[ $vr > 5 ]
is being parsed as an output redirection; check to see if you have a file named "5" now. The output redirection is vacuously true. Note that the usual admonition to quote parameters inside a test expression would not help here (but it's still a good idea).
You can escape the
> so that it is seen as an operator in the test command:
if [ "$vr" \> 5 ]; then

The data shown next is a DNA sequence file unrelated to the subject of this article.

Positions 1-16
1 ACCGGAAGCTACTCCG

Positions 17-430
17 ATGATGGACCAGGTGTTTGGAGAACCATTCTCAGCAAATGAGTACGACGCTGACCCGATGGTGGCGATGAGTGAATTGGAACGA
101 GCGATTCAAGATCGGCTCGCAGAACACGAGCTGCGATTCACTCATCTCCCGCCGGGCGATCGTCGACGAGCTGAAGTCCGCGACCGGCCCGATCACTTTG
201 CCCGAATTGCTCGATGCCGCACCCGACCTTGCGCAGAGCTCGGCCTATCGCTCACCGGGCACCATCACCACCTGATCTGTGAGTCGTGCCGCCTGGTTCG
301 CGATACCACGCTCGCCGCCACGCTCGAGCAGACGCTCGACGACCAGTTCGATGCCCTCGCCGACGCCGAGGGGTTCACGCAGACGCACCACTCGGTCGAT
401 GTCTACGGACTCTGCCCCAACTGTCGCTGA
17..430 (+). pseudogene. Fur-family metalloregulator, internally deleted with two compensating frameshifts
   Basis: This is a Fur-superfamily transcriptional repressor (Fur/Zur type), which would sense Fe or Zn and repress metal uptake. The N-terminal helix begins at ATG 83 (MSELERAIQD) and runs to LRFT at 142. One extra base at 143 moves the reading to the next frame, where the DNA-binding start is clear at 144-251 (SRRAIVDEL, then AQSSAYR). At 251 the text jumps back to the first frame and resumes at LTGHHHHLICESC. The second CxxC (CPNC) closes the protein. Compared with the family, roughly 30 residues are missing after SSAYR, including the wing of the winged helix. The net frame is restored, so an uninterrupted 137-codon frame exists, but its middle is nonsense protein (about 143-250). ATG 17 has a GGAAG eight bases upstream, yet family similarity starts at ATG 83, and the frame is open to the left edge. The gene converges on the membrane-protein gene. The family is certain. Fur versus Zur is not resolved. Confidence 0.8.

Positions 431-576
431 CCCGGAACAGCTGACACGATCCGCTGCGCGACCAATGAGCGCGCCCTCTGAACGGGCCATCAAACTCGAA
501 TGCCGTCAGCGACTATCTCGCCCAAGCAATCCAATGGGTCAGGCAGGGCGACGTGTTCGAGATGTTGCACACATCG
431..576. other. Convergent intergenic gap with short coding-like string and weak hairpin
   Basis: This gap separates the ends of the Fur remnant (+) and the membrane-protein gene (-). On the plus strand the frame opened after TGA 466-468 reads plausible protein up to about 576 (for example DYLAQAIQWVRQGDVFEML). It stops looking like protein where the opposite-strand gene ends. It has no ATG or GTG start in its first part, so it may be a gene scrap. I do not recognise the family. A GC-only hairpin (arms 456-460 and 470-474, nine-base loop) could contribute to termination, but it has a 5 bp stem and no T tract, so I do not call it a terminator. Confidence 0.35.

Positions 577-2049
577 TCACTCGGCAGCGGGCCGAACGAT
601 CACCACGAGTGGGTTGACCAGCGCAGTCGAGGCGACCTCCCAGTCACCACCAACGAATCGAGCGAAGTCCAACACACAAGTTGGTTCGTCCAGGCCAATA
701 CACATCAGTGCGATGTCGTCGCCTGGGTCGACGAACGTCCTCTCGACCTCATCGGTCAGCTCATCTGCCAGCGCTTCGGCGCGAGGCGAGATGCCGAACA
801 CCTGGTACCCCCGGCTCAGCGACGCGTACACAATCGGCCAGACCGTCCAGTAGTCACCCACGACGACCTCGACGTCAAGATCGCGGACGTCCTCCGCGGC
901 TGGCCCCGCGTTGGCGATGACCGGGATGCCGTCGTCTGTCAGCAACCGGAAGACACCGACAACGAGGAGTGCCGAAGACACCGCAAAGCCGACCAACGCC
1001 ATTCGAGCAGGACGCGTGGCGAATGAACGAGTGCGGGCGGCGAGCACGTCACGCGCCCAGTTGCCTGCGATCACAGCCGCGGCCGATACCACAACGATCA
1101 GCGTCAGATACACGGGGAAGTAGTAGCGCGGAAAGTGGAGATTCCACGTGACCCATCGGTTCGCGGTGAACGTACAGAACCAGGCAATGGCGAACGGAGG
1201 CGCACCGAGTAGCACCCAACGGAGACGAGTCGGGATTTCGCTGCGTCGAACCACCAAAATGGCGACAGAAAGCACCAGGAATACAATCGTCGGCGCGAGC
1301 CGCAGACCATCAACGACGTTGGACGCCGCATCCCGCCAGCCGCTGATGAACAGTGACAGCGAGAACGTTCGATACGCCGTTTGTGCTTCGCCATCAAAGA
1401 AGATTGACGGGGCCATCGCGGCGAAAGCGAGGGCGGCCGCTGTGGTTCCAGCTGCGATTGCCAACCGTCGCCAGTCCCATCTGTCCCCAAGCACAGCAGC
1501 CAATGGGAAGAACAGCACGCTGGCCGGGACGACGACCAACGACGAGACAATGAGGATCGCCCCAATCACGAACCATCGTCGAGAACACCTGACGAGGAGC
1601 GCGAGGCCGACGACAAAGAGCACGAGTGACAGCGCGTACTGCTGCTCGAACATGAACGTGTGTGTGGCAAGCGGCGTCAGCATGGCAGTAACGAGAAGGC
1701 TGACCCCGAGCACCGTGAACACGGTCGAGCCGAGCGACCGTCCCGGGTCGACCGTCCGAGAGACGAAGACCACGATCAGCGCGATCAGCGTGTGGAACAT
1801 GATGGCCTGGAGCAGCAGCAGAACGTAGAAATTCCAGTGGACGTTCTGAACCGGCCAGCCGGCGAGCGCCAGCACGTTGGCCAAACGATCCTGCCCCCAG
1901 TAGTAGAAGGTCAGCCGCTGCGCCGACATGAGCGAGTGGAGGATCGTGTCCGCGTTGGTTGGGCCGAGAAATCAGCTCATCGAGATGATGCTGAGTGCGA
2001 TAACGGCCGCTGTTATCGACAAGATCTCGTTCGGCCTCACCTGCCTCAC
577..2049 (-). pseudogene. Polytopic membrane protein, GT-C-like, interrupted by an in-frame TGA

or you can use the integer comparison operator
if [ "$vr" -gt 5 ]; then.
Since you are using
bash, you can use the more robust
if [[ $vr > 5 ]]; then
if [[ $vr -gt 5 ]]; then
or use an arithmetic expression
if (( vr > 5 )); then
to do your comparisions (likewise for the others).
Note: although I showed how to make
> work as a comparison operator even when surrounded by integers, don't do this. Most of the time, you won't get the results you want, since the arguments are compared lexicographically, not numerically. Try
[ 2 \> 10 ] && echo What? Either use the correct integer comparison operators (
-gt et al.) or use an arithmetic expression.